- During the last 3 years, the ratio of annual return and downside deviation is 0.79, which is greater, thus better than the value of 0.56 from the benchmark.

'The Ulcer Index is a technical indicator that measures downside risk, in terms of both the depth and duration of price declines. The index increases in value as the price moves farther away from a recent high and falls as the price rises to new highs. The indicator is usually calculated over a 14-day period, with the Ulcer Index showing the percentage drawdown a trader can expect from the high over that period. The greater the value of the Ulcer Index, the longer it takes for a stock to get back to the former high.'

Which means for our asset as example:- The Ulcer Ratio over 5 years of McDonald's is 7.25 , which is lower, thus better compared to the benchmark SPY (9.43 ) in the same period.
- During the last 3 years, the Downside risk index is 5.37 , which is lower, thus better than the value of 10 from the benchmark.

'A maximum drawdown is the maximum loss from a peak to a trough of a portfolio, before a new peak is attained. Maximum Drawdown is an indicator of downside risk over a specified time period. It can be used both as a stand-alone measure or as an input into other metrics such as 'Return over Maximum Drawdown' and the Calmar Ratio. Maximum Drawdown is expressed in percentage terms.'

Using this definition on our asset we see for example:- The maximum DrawDown over 5 years of McDonald's is -36.9 days, which is lower, thus worse compared to the benchmark SPY (-33.7 days) in the same period.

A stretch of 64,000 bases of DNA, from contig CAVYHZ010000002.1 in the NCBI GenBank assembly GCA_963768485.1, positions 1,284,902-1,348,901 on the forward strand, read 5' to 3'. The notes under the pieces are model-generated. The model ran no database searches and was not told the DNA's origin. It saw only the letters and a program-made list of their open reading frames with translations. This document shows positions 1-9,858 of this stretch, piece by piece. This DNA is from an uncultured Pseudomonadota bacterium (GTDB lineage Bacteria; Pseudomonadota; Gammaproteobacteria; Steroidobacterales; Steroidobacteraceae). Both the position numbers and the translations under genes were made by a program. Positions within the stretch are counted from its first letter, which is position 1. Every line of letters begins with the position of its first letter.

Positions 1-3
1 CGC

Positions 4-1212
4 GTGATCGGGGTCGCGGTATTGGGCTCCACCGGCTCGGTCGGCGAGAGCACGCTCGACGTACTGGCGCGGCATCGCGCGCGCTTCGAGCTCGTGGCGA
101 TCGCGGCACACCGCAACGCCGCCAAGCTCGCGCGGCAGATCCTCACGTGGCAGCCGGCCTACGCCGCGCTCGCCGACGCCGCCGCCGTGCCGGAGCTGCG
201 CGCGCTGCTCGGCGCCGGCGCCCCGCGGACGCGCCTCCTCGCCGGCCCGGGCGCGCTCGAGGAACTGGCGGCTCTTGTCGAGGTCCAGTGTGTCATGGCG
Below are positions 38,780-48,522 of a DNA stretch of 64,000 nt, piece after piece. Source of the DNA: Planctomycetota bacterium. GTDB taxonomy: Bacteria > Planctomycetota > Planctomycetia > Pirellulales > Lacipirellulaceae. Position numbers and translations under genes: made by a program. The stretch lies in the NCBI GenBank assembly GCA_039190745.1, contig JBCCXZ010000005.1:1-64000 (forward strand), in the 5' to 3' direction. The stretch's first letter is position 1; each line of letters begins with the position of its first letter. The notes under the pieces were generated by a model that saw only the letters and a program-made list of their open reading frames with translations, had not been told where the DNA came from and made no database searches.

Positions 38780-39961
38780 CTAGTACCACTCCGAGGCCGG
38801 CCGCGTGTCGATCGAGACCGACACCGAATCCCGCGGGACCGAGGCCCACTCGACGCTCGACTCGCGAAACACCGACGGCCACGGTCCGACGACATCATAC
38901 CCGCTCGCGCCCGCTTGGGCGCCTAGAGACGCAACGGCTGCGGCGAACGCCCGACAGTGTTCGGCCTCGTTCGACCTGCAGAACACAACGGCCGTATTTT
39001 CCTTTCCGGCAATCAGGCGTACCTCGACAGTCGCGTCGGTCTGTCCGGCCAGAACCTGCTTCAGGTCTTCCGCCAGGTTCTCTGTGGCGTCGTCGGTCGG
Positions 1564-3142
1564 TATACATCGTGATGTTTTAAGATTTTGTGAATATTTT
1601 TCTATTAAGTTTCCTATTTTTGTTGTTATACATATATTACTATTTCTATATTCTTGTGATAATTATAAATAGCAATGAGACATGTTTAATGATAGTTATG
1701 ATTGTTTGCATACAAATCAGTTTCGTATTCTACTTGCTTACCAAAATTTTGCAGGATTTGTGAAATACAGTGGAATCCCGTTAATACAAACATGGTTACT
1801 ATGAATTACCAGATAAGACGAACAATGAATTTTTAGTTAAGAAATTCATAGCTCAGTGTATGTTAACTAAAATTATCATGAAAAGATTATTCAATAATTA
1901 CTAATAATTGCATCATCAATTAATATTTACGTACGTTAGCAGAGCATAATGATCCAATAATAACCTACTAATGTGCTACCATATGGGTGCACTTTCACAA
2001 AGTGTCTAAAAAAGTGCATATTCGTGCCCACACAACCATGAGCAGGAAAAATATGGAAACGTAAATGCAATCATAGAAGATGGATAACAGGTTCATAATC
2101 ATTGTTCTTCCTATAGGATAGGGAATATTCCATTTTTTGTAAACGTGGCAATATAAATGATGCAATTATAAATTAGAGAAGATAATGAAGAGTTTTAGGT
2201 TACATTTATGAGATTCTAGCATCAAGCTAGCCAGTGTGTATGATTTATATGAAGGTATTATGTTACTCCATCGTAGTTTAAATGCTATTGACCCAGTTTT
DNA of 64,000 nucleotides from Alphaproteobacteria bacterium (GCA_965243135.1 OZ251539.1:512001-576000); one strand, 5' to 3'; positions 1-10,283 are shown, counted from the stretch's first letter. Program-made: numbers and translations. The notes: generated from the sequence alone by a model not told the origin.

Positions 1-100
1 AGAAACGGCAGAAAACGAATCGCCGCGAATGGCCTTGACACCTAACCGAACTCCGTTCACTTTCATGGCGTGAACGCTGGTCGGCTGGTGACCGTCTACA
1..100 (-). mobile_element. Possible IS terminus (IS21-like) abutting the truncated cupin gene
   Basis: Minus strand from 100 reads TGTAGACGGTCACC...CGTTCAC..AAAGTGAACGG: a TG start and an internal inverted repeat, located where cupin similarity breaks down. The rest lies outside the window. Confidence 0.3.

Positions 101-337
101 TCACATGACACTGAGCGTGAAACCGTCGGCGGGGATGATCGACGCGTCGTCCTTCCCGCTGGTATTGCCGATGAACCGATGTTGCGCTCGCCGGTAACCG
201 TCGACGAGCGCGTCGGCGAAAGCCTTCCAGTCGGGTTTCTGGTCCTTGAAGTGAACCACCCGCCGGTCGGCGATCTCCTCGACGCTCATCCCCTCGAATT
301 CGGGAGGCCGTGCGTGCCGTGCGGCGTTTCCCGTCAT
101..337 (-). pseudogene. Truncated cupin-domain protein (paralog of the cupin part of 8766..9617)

- Looking at maximum DrawDown in of -17.2 days in the period of the last 3 years, we see it is relatively larger, thus better in comparison to SPY (-24.5 days).

'The Drawdown Duration is the length of any peak to peak period, or the time between new equity highs. The Max Drawdown Duration is the worst (the maximum/longest) amount of time an investment has seen between peaks (equity highs). Many assume Max DD Duration is the length of time between new highs during which the Max DD (magnitude) occurred. But that isn’t always the case. The Max DD duration is the longest time between peaks, period. So it could be the time when the program also had its biggest peak to valley loss (and usually is, because the program needs a long time to recover from the largest loss), but it doesn’t have to be'